“At one point, I was able to get Serge Lama, and at that time, he was represented by Breton,” says Valiquet. “What I was doing was making an appointment with Gérard Davoust to present him with reports on what was selling, what was being played. We were always in the ‘vouvoiement,’ which is kind of normal considering brothers and sisters ‘vouvoie’ each other over there!… It was very formal, but from time to time he would invite me for oysters not far from his office on Rossini Street. Once, I said to him, ‘You know, Mr. Davoust, I would really be interested by Charles Aznavour’s catalogue.’ He replied, ‘You know, Mr. Valiquet, it weighs a lot!’ But I didn’t know that expression… So I said, ‘No problem, I have room in my suitcase!’ I thought he wanted to give me sheet music and all that. He must have thought I was a complete moron!”

Amoureuse des motsOver the years, as they met in Paris or Cannes for MIDEM, Gérard Davoust loosened up, finally switched from calling Valiquet “vous” to “tu,” and ended up offering him, almost on a silver platter, the repertoire of the great Aznavour. It’s a crucial moment that Valiquet will always remember. “As I was leaving he said, ‘By the way, I’m giving you Aznavour.’ I wasn’t expecting that. He went into his office and I was in the middle of the street. I yelled, ‘Wow!’ People must’ve thought I was crazy.”

Sixteen years after bringing together many artists – including Pierre Lapointe (who performed “Les plaisirs démodées”) and Diane Dufresne – for an album in tribute to Aznavour, Valiquet is doing it again. The new project is similar in every way, except that it exclusively features women. Among them are the spoken word virtuoso Queen Ka (a.k.a. Haitian-born Montréal-based Rebecca Jean) and pianist Valérie Lahaie. All are complete artists, grand dames, SOCAN members, and songwriters in their own right. The very definition of Amoureuses des mots.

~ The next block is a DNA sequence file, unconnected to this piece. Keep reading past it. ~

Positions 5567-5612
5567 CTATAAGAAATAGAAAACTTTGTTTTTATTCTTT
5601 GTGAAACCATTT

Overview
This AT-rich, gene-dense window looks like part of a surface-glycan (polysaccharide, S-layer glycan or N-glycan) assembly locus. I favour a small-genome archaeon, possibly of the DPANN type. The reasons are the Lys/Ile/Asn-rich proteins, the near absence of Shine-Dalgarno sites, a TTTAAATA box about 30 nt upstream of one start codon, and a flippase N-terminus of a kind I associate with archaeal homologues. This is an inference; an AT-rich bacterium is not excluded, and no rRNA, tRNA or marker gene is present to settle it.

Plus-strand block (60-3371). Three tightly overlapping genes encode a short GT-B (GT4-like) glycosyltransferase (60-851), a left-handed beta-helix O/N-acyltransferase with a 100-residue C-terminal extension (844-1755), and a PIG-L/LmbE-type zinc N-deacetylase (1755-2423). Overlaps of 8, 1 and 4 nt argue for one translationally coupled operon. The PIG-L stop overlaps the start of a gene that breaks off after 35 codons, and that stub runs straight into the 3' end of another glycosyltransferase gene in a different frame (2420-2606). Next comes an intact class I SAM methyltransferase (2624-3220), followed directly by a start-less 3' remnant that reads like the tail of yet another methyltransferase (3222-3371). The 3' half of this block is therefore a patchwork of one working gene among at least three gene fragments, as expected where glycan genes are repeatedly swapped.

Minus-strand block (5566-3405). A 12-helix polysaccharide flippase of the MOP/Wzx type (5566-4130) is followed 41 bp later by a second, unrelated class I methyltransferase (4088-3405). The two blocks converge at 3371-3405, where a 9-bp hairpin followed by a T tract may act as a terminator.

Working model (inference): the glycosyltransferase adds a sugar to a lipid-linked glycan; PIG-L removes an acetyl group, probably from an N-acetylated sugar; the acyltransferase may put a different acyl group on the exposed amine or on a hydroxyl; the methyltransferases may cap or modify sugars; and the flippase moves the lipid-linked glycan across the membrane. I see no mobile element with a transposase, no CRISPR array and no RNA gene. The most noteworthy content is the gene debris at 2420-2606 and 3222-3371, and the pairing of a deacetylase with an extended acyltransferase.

“They’re all singer-songwriters, obviously singers, some of them musicians,” says Valiquet. “They’re all signed exclusively to Musinfo, and I’m the publisher of their songs. I had the idea during the pandemic… It’s a great opportunity to put these girls in the spotlight. They’re all doing their own thing with their social networks, Spotify, YouTube, Apple Music, all that.”

Annie Poulain

Annie Poulain

Annie Poulain is one of them, a jazz vocalist with an alto range who’s distinguished herself more than once with ADSIQ Gala nominations, and as the creator of the Dix piano une voix album released independently in 2018. She sings “Le jazz est revenu,” a title that could not be more apropos, considering the recent success of a jazz-tinged project like Les Louanges, or the recent rise of a musician like Dominique Fils-Aimé. “I just hope that Aznavour’s vision at that time was prescient,” she says, “and that jazz will really come back in a big way in the next few years!”

“La Mamma” is revived by the voice of the Italian-Quebecer Dominica Merola. The lyrics resonate in a whole new way for her, now. “With the year we’ve just lived through, deprived of our mother’s kisses and embraces, I felt this song was gut-wrenching,” she says.

The world is ever-changing, but thanks to the creative publishing work of Jehan V. Valiquet, Charles Aznavour’s words remain current, and adaptable to all the trials we collectively go through – in short, absolutely timeless.